25 February 2011

Panel dilemma?

The following couple of pics have been sneakily lifted from a fellow collaborators site and show part of the process in making a 'raised and fielded panel', which by a remarkable coincidence, is the next technical piece that I need to do for F&C.

The perpetrator in question is using a dedicated plane for the job...something that I won't have, but as you can see from the second pic...

...the edge of the panel is 'wedged' shaped. In other words, the bevel of the panel is flat, which I suppose is the traditional way that they've always been made.

However, this leaves me with somewhat of a dilemma.

When this wedged shaped panel is fitted into the corresponding square sectioned groove in the frame two things will happen.

First and foremost, if the panel expands (in the width) the wedge will tighten against the upper surface of the groove. Second and foremost, if it shrinks (in the width) a gap is going to develop 'twixt the upper surface and the frame groove and the result will be...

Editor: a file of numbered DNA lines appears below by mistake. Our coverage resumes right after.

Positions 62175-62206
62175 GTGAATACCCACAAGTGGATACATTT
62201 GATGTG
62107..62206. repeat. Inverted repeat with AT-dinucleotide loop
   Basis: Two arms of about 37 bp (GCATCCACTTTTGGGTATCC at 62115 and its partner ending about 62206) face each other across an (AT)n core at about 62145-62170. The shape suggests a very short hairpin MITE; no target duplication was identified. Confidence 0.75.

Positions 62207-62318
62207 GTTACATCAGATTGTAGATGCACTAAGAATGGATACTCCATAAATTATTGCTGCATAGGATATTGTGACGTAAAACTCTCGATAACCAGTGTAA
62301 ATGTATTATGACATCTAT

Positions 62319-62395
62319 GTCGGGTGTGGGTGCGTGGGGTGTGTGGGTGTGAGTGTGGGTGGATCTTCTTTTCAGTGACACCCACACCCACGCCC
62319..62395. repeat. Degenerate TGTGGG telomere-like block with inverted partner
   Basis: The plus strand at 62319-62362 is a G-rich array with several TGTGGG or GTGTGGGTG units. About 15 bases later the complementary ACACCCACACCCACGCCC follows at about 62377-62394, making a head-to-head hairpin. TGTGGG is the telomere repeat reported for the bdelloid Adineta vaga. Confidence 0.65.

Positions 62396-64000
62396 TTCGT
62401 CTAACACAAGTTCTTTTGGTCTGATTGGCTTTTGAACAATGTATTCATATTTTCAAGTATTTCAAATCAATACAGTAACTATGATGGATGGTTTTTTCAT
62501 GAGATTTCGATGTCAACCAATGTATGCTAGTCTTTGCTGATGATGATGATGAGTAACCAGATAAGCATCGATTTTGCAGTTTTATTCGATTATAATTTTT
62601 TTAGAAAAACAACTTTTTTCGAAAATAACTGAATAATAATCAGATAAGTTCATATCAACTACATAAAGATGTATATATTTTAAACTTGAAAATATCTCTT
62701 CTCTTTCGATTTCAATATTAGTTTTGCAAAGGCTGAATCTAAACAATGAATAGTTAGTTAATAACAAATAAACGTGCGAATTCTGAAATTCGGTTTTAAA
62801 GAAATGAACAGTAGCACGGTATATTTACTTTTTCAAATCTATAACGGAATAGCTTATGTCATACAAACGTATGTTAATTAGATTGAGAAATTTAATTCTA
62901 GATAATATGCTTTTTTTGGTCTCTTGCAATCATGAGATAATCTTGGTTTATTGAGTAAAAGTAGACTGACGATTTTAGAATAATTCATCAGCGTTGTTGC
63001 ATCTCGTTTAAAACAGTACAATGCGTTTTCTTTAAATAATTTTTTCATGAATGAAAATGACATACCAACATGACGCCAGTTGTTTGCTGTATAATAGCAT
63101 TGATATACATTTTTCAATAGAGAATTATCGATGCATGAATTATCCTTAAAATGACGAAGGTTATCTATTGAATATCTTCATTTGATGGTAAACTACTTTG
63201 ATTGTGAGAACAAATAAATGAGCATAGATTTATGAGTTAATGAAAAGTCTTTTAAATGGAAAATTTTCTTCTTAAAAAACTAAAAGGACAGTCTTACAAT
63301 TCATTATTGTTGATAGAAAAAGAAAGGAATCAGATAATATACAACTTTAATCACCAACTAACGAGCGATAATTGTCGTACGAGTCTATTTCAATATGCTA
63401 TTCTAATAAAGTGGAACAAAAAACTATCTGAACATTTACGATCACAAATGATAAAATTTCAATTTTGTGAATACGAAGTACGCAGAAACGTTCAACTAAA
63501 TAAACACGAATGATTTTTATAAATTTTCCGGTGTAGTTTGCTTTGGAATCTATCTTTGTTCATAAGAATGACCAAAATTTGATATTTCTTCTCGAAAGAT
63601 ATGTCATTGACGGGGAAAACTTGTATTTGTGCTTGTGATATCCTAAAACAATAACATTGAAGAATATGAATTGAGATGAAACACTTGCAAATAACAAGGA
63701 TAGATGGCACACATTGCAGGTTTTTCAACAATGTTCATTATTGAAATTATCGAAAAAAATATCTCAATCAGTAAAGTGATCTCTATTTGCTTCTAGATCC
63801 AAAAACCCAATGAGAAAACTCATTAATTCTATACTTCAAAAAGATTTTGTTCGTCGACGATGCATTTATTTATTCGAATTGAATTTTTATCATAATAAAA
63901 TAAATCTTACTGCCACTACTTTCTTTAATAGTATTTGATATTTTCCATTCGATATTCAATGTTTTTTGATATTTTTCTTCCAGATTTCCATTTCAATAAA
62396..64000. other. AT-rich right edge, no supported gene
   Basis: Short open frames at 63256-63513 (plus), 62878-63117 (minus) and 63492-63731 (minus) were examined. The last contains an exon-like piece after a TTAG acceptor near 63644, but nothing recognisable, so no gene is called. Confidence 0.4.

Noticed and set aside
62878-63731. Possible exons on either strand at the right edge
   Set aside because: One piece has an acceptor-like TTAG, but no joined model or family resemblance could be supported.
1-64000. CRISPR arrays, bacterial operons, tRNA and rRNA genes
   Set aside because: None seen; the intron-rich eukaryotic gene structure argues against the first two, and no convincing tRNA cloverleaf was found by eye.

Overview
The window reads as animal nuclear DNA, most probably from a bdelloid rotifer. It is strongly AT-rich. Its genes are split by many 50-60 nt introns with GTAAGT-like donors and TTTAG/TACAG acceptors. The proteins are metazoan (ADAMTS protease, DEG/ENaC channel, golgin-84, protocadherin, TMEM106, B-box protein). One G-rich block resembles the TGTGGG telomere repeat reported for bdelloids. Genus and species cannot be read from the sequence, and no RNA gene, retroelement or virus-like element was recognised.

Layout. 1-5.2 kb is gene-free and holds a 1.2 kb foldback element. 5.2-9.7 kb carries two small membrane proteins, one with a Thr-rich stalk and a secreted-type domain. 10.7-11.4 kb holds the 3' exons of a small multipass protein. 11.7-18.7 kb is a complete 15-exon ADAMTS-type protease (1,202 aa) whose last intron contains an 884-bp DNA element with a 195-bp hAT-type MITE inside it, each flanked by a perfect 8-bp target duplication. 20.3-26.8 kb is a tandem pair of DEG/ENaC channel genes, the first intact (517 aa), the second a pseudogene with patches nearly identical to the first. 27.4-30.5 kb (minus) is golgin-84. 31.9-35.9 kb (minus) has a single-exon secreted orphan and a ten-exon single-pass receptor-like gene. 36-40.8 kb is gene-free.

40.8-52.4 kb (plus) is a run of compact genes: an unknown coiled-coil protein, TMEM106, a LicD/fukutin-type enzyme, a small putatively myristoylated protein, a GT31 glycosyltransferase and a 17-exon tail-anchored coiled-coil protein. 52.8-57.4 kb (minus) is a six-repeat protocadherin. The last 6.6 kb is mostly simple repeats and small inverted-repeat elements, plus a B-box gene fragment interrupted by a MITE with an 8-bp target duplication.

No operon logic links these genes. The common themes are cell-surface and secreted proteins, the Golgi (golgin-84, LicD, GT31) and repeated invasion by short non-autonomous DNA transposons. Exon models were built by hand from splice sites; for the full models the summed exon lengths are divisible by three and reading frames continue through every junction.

... a rattle! Eeeeeeeeeeeeeeeek!!

A little of delving around the Axminster site showed a panel raising cutter with a flat profile where the panel fits into the frame, so allowing it to expand and contract easily. From the perspective of making a better, rattle free panel this is clearly the best way of making the it.

My problem is, I've got to replicate this by hand...

...I think?


Anonymous said...

After planing the bevelled bit, simply plane a flat around the edge. You could use your shoulder plane or a fenced rebate plane That will give the same result as that router cutter you linked to.

Cheers ;-)

Paul Chapman

ian williams said...

why not rebate the panel first and then add the bevel after less chance of any misshaps